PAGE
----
PA Secretary of the Commonwealth Decertifies UniLect Patriot Voting System in Pennsylvania
Press Release Thursday April 7, 4:24 pm ET
- System Used in Beaver, Greene and Mercer Counties
HARRISBURG, Pa., April 7 /PRNewswire/ In a report issued today, Pennsylvania Secretary of the Commonwealth Pedro A. Cortes announced the decertification of the UniLect Patriot Direct Recording Electronic Voting System that only serves Beaver, Greene and Mercer counties.
On October 1, 2004, the Department of State examined the system and found it to be operational and in proper working order. During a reexamination on Feb. 15, however, the System failed to sense screen touches multiple times and did not register nor record votes. The screen also "froze" and stopped accepting touches during the reexamination. The Department believes these malfunctions help explain why there were more than 10,000 instances where a vote was not counted in the three counties during the 2004 general election. According to a study released by Grove City College, the undercount percentages in each county were: Mercer - 7.29 percent; Greene - 4.5 percent; and Beaver - 5.25 percent.
"Making sure that every person's vote is counted in every county throughout Pennsylvania is a top priority of this administration," Cortes said. "The Department of State will do all that it can to make sure that these counties have our full support in order to have a smooth and accurate election during the primary on May 17. We will provide them with the very best technical assistance available."
The Department performed the System's reexamination at the request of 19 registered voters from Beaver County as provided by the PA Election Code. Members of the public and news media were present.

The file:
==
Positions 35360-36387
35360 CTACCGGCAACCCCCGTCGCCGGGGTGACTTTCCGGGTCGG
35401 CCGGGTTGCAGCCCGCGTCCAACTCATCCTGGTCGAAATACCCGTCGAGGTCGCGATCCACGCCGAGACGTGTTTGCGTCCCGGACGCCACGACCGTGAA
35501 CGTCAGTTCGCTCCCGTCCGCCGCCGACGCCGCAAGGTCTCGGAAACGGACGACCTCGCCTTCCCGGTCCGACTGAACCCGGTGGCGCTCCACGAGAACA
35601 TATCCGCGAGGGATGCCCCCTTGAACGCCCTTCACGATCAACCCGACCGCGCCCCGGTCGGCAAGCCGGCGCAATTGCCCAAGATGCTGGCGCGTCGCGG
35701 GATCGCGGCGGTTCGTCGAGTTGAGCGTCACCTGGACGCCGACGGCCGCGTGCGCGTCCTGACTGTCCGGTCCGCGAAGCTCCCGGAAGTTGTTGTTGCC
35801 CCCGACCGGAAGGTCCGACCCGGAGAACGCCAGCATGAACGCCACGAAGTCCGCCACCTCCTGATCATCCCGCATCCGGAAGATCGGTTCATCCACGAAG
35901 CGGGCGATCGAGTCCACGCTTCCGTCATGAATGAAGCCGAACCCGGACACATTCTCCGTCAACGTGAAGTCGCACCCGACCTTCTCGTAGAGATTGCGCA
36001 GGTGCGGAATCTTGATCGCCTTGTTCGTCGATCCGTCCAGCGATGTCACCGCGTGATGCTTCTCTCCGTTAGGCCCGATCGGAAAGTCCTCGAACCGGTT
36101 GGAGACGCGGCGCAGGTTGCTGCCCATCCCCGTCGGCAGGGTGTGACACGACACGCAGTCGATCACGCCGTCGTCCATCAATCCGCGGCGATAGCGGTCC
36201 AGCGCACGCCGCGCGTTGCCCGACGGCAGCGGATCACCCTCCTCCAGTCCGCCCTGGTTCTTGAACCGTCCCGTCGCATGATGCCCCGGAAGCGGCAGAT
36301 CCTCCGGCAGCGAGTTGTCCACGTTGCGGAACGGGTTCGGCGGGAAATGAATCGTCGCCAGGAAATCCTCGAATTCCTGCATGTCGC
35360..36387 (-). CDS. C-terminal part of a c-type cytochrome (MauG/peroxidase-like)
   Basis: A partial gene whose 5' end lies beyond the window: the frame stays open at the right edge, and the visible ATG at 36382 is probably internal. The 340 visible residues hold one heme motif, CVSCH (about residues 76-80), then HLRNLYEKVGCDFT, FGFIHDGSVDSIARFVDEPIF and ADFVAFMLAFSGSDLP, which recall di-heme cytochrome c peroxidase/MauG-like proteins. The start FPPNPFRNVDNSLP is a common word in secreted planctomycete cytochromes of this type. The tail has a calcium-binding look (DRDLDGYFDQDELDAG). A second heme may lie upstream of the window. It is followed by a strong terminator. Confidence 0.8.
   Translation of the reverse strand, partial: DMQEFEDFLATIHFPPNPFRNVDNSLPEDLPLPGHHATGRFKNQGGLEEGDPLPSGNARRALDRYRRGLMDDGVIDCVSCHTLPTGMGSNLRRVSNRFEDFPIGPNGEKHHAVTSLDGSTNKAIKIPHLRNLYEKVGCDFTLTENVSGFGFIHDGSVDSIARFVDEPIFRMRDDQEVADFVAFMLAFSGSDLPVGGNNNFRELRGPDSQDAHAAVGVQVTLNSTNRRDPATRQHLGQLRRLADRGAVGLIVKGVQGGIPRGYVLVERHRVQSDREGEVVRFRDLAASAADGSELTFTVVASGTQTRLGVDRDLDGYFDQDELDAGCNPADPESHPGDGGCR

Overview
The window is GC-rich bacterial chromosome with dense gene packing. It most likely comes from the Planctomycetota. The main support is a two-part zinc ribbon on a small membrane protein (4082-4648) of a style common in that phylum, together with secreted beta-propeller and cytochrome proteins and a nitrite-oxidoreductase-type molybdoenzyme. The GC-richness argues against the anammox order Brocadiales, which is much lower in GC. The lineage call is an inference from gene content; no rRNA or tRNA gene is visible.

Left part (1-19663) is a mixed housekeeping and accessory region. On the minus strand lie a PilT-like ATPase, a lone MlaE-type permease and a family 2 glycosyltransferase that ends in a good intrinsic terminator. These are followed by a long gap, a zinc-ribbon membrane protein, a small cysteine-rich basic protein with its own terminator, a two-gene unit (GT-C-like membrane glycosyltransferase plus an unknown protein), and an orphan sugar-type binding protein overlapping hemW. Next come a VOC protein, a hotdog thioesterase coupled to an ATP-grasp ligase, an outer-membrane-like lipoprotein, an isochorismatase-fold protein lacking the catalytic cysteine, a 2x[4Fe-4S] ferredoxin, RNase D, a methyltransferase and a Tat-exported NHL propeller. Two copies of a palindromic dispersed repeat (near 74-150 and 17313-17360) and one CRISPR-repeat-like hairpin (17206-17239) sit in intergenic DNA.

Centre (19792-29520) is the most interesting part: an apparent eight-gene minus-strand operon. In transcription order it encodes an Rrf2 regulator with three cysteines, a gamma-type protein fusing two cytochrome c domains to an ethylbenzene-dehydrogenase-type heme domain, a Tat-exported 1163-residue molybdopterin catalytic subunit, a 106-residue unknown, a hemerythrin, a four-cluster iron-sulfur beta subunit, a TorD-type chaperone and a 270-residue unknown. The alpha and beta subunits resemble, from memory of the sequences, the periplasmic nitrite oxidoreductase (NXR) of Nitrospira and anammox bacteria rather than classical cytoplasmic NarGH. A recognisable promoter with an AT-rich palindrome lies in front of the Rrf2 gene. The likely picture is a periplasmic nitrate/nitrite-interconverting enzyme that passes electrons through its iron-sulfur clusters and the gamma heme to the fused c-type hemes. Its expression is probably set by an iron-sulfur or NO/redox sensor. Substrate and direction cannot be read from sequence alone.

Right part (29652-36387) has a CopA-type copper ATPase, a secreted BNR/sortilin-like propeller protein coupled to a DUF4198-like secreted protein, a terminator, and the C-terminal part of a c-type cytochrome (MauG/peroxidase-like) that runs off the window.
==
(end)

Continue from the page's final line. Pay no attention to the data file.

At the recommendation of Michael I. Shamos, Ph.D., J.D., an expert consultant retained by the Department, Cortes concluded that the System's certification was to be revoked. The report issued today details the reasoning behind the revocation of certification for the system in accordance with relevant sections of the PA Election Code that address the decertification of electronic voting systems.
The System was determined to not be "safely and efficiently usable in the conduct of elections" nor is it "capable of absolute accuracy" as required by the PA Election Code. The System also was flawed in not allowing the voter to "readily learn the method of operating it." The System was also confusing to voters. Messages displayed on the touch screen and write-in screen were misleading or unclear.
"Voting should not be complicated and we will do everything possible to make sure that voters can understand and carry out instructions in the voting booth," Cortes said.
Each of the three counties will evaluate which voting system will be implemented to ensure an accurate election on May 17.
For more information about voting systems in Pennsylvania or to review the reexamination results of UniLect Patriot Direct Recording Electronic Voting System, please visit the Department of State's Web site, http://www.dos.state.pa.us.